Ku'uwehi Hiraishi

A group of University of Hawaiʻi faculty, staff, and students is urgingthe University terminate plans for construction of the Thirty-Meter Telescope on Mauna Kea. This comes a little over a month since the Hawaiʻi Supreme Court upheld its decision to allow TMT construction to proceed. HPR’s Kuʻuwehi Hiraishi reports. 

Sari Montag / Flickr

State officials are reminding residents to be vigilant this holiday season.

Wayne Yoshioka

The Honolulu City Council failed to override the Mayor’s Veto of an important fire sprinkler bill.

Wikimedia Commons

 November 28th used to be observed as a National Holiday in the days of the Kingdom of Hawaii. La ku-okoa marked the day that the islands were first regarded as a sovereign nation and began the kingdom’s history of diplomacy around the world. On that day last week the State Archives had one of its treasured documents on display. It’s called the Anglo-French Declaration--and it officially acknowledged Hawaii as a nation----with standing equal to countries like France and England. Wednesday was the 175th anniversary of the signing of that treaty.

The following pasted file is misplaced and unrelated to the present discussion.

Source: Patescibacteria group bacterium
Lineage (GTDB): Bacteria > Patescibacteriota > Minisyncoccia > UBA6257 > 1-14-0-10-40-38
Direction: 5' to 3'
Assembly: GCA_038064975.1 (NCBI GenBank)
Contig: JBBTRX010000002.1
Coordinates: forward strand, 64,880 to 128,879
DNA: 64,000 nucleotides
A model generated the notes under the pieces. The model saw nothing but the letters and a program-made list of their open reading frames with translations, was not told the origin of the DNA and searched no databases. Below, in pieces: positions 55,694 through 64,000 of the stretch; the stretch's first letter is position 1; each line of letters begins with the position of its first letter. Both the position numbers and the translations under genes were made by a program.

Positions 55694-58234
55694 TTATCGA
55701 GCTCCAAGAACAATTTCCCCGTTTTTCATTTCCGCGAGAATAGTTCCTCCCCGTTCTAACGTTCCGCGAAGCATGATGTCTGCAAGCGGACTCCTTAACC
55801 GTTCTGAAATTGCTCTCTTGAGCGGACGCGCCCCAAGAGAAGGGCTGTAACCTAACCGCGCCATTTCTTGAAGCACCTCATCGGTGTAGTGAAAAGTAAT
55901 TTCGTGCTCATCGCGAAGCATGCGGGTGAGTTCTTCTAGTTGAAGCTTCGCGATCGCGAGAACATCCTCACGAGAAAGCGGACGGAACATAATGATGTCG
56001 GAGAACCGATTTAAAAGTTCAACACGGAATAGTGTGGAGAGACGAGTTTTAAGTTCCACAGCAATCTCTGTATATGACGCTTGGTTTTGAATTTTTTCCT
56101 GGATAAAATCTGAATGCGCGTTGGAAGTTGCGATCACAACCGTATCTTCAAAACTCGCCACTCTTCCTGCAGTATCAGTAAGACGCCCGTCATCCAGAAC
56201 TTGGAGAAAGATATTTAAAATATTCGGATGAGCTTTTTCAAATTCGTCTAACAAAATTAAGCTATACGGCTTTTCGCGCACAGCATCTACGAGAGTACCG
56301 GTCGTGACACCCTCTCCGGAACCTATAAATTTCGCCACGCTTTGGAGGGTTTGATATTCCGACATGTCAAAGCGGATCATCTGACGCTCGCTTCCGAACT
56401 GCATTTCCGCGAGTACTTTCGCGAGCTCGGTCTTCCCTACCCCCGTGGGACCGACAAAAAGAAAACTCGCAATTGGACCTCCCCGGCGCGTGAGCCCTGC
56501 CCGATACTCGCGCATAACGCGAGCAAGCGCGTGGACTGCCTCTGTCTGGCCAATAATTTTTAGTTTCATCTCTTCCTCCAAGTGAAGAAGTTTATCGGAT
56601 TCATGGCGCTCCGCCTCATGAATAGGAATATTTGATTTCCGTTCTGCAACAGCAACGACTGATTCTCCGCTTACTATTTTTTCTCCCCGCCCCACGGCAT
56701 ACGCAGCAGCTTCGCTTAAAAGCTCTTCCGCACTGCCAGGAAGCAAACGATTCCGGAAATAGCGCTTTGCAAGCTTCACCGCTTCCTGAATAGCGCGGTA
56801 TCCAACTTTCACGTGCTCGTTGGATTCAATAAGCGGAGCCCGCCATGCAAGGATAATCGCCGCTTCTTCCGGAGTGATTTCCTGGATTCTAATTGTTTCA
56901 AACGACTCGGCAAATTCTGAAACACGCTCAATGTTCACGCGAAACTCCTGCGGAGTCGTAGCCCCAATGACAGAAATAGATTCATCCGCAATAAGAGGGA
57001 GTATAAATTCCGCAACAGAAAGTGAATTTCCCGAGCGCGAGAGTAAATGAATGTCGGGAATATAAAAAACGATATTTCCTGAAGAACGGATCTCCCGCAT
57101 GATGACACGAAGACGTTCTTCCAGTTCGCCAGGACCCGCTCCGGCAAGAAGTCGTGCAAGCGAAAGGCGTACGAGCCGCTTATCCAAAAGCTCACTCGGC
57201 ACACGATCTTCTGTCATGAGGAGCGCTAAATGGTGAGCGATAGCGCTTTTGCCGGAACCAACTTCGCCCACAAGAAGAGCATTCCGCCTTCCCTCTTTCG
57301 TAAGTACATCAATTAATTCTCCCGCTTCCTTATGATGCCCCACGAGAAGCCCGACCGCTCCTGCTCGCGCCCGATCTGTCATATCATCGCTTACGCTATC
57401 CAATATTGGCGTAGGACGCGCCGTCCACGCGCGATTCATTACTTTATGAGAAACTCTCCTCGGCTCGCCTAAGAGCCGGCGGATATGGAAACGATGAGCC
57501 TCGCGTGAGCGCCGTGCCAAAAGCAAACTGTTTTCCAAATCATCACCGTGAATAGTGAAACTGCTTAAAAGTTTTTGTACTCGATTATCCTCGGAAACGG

Marshallese Weaving Cultural Restoration Project

A Pacific Island weaving tradition that nearly went extinct is now making a comeback. Finely woven Marshallese clothing mats made of lauhala or pandanus leaves were on display this weekend at the Bishop Museum. HPR’s Kuʻuwehi Hiraishi was there and filed this report.

Wayne Yoshioka

Hale Kipa, a state-wide nonprofit youth services organization, achieved a decade-long goal today.

Rachel Wade

It was a bit of a headscratcher-- to the untrained eye, it was just a patch of green seaweed on the reef. But researchers determined it was in fact mudweed-- not ever seen in our backyard before. Turns out this new invasive species may be difficult to remove from our reefs.

Wayne Yoshioka

The Inauguration Ceremony for the state’s top chief executives was conducted today.

Free Stock Photos

Since 2011 more than 700,000 veterans nationwide have donated their genetic information to help the Department of Veterans Affairs research the origins of disease and find new treatments. It’s called the Million Veteran Program. In 2015 MVP became the largest human genomic database in the world.